The Link between Atrial Fibrillation and Family History

Is atrial fibrillation genetic? It can be.

Atrial fibrillation, also known as AFib, can happen to anyone. Atrial fibrillation is the most common heart irregularity, or cardiac arrhythmia. More than 2.5 million Americans have atrial fibrillation.

Having relatives with AFib can increase your chances of being diagnosed. Atrial fibrillation that is inherited is called familial atrial fibrillation.

Recent studies suggest that up to 30 percent of people living with AFib have a relative with the condition.

Reducing Your Risk of Atrial Fibrillation

Here’s good news: following a heart-healthy lifestyle can help you avoid or improve atrial fibrillation (AFib).

Atrial fibrillation is an irregular heartbeat, a rapid heartbeat or a quivering of the upper chambers of the heart, called the atria. AFib is the most common heart irregularity, or cardiac arrhythmia. Untreated AFib can lead to lead to stroke, heart failure and other heart-related complications.

The risk factors for AFib include existing heart disease, high blood pressure, obesity, diabetes and heavy drinking.

The Importance of Getting a Heart Scan

According to the American College of Cardiology, having a coronary calcium scan performed is one way to estimate you risk of developing heart disease or suffering a heart attack or stroke. The Centers for Disease Control and Prevention (CDC) estimates that about 790,000 Americans have a heart attack every year.

The CDC also estimates that about half of all Americans (47%) have at least one of the following: high cholesterol, high blood pressure, or are a smoker, which are the three key risk factors for developing heart disease.

Aerobic exercises to try this summer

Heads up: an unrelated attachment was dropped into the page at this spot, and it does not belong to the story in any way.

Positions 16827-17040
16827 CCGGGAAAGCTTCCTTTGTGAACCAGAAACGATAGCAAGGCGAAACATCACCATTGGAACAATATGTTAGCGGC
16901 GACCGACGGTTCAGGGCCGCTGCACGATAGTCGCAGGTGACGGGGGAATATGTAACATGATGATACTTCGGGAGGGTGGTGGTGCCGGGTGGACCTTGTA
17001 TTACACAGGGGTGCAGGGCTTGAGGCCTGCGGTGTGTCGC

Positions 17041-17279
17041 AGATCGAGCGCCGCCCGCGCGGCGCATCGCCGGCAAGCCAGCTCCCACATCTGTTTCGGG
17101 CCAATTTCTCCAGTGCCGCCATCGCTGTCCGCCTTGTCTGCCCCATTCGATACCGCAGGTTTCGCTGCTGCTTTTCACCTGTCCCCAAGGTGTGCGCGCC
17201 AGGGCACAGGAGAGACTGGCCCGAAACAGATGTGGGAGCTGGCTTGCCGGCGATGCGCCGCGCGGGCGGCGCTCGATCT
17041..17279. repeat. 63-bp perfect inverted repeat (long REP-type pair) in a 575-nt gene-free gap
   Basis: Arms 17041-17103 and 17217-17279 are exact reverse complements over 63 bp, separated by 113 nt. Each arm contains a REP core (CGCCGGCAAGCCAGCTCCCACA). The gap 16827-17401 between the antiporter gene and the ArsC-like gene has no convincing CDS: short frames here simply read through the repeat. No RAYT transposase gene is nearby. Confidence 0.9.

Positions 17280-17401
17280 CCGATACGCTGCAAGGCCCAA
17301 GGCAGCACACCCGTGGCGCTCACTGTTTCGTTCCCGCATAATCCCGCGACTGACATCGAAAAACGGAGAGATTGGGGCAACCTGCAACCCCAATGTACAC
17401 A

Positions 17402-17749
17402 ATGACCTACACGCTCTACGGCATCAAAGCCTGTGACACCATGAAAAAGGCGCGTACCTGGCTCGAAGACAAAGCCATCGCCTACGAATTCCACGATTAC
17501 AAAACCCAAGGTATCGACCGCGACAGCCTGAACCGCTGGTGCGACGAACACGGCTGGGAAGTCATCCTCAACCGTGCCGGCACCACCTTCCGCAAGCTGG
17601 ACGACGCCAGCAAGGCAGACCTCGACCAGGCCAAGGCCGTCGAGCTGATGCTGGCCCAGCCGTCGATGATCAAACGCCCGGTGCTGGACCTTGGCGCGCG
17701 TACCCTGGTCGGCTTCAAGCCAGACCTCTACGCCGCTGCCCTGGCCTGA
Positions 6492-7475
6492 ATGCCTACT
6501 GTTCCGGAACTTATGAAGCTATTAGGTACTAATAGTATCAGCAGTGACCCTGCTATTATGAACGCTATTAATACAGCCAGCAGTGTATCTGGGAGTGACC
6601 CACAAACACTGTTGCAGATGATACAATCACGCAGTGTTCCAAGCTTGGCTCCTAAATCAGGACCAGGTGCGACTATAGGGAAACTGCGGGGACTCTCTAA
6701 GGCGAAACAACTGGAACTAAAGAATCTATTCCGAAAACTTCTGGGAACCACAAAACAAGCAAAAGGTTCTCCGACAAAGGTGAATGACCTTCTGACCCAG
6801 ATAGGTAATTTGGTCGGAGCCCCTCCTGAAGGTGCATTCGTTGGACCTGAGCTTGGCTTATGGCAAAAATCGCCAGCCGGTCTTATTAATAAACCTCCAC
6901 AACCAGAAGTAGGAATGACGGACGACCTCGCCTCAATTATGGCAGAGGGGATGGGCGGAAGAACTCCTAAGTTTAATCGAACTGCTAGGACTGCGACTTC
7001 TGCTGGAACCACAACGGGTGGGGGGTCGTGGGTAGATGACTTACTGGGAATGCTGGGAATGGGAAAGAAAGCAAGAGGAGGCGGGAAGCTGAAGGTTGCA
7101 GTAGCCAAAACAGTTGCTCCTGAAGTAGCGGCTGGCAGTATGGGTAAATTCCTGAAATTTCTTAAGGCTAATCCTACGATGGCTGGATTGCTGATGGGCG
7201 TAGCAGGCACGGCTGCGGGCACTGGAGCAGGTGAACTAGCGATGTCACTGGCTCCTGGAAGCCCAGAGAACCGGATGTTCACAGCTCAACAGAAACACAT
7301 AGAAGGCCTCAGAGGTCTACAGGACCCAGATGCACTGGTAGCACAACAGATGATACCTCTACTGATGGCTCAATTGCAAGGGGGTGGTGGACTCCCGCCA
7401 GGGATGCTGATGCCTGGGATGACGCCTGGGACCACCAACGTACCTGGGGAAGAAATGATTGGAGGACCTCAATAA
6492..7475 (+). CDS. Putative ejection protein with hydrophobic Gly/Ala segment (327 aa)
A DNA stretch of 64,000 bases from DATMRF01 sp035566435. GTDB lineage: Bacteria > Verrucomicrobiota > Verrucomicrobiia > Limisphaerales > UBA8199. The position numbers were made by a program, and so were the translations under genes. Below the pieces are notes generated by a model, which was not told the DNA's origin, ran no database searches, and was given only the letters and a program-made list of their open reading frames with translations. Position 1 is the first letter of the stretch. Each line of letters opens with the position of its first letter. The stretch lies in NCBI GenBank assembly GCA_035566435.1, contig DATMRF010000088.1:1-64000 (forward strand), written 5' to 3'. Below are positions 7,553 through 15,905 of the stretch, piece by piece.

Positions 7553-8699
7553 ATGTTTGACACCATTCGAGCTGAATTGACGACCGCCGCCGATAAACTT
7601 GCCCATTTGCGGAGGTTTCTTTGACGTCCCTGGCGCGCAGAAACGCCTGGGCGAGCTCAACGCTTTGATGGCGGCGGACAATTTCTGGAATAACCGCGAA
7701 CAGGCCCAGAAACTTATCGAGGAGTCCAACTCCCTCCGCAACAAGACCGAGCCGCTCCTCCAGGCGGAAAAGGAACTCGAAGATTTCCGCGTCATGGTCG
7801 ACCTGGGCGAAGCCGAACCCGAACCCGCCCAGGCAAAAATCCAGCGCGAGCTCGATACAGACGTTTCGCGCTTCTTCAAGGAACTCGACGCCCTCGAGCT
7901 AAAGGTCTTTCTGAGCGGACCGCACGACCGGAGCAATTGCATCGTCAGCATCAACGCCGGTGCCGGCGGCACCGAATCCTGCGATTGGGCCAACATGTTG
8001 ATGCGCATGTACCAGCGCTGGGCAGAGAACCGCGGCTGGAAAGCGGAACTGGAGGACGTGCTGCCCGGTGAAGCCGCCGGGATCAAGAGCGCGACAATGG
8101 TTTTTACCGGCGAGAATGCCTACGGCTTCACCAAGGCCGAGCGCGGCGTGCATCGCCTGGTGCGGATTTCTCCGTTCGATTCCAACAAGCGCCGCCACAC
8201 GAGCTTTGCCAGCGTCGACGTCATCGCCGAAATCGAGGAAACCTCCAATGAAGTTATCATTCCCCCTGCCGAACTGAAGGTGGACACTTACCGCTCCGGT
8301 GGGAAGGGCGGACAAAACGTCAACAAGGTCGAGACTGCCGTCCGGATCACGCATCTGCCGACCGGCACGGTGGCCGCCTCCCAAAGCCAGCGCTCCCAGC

Summer is the perfect time to take your fitness routines outdoors, including your aerobic activities. Also known as cardio, aerobic exercise is a form of cardiovascular conditioning meaning “with oxygen.” Aerobic exercise increases your breathing and heart rate, and helps to keep your heart, lungs and circulatory system healthy. Regular aerobic exercises can prevent conditions like obesity, high blood pressure, diabetes and poor cholesterol levels, which can lead to heart attack and stroke.

How pregnancy can affect your heart health

Pregnancy puts an extra strain on the heart, just as it does other parts of the body. Carrying a child requires the heart to work harder than normal as it supplies blood to the uterus. The following changes to the heart and blood vessels during pregnancy are common:

Increase in blood volume

The amount of blood in the body rises as much as 50 percent and remains high until baby is born.

Increase in heart rate

It is normal for the heart rate to increase about 25 percent faster than usual during pregnancy.

Do I need a Heart Scan?

Aging is a natural process for all of us that can bring many health and physical changes. As we age, it’s important to be mindful of what screenings are out there, especially for our hearts. Getting screened for heart disease is just as important as other preventative health screenings, like breast or colon.

Women & Heart Disease

Heart disease is not just a “man’s disease,” right? Cardiovascular disease affects millions of people each year, including women. Every minute in the United States, someone's wife, mother, daughter or sister dies from heart disease, stroke or another form of cardiovascular disease. Cardiovascular disease continues to be a woman’s greatest health threat.

Is this something new?

Preventing Heart Attack with Aspirin

Is aspirin therapy for everyone? Patients at high risk for heart disease can benefit from taking a low-dose aspirin tablet. The American Heart Association recommends people at high risk of heart attack should take a daily low-dose of aspirin (if told to by their healthcare provider) and that heart attack survivors regularly take low-dose aspirin.

Top Heart Health Questions: Lovelace Provider Tells All

There is no such thing as a wrong question to ask when it comes to your heart health, and every ounce of information can help you control your risk factors for cardiovascular disease and to help you live your healthiest life. Lovelace had the opportunity to sit down with Brendan J. Cavanaugh, MD, FACC and pick his brain about some heart-heavy questions.

Taking control of your heart health

Take care of your heart by taking matters into your own hands. You have the power to keep your heart health in check outside of the doctor’s office. Below are several ways you can be proactive in maintaining a healthy heart.

Do your research

Does heart disease run in your family? Has a member of your family suffered from a heart attack? Your family history plays a major role in your risk factors for heart disease and stroke. These are questions you should be asking and reviewing with your health care provider as soon as possible.